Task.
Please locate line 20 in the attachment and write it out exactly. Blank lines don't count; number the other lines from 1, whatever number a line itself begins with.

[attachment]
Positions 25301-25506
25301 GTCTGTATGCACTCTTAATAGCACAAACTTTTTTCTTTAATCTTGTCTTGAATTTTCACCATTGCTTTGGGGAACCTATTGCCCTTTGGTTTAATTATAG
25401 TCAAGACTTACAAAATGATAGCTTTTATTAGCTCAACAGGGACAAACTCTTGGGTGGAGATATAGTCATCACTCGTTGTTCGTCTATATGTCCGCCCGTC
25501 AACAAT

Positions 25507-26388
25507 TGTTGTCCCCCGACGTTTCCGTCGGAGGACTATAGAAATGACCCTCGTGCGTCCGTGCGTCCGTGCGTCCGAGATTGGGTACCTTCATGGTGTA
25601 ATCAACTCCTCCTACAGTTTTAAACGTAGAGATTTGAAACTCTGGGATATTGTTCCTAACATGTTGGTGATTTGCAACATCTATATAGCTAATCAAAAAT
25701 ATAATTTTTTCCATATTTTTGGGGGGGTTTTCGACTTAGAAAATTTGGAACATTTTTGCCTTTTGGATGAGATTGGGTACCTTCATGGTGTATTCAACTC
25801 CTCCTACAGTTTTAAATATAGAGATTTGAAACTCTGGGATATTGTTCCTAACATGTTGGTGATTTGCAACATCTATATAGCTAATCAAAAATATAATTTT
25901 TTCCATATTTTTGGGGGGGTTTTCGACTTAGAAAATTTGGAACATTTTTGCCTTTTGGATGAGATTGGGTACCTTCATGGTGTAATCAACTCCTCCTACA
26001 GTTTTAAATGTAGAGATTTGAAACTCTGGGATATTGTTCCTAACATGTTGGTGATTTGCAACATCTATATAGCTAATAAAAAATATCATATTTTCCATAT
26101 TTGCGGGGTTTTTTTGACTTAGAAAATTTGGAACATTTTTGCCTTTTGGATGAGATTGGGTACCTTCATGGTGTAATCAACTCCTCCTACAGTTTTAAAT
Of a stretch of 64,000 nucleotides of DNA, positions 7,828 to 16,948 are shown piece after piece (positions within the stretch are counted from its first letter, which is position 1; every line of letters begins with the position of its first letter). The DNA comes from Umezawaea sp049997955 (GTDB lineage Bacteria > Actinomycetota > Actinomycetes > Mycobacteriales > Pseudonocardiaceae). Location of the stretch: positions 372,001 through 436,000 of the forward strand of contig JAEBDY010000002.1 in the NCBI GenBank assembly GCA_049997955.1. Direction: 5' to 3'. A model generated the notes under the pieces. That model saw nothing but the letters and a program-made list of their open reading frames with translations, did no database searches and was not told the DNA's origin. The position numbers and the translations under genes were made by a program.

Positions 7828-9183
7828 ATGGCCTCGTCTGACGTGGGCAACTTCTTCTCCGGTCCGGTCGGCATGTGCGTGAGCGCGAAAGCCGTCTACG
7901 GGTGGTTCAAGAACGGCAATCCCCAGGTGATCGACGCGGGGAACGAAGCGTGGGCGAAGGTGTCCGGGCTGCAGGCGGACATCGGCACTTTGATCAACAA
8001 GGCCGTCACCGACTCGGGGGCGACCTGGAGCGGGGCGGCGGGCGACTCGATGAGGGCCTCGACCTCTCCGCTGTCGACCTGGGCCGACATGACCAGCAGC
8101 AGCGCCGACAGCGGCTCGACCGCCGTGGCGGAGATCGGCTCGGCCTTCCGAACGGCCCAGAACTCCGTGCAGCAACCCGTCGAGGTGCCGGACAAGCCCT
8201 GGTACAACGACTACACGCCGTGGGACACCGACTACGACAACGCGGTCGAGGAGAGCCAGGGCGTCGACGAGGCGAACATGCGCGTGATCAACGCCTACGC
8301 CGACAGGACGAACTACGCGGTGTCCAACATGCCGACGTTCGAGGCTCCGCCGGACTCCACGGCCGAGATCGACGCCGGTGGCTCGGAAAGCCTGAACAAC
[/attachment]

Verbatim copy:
8301 CGACAGGACGAACTACGCGGTGTCCAACATGCCGACGTTCGAGGCTCCGCCGGACTCCACGGCCGAGATCGACGCCGGTGGCTCGGAAAGCCTGAACAAC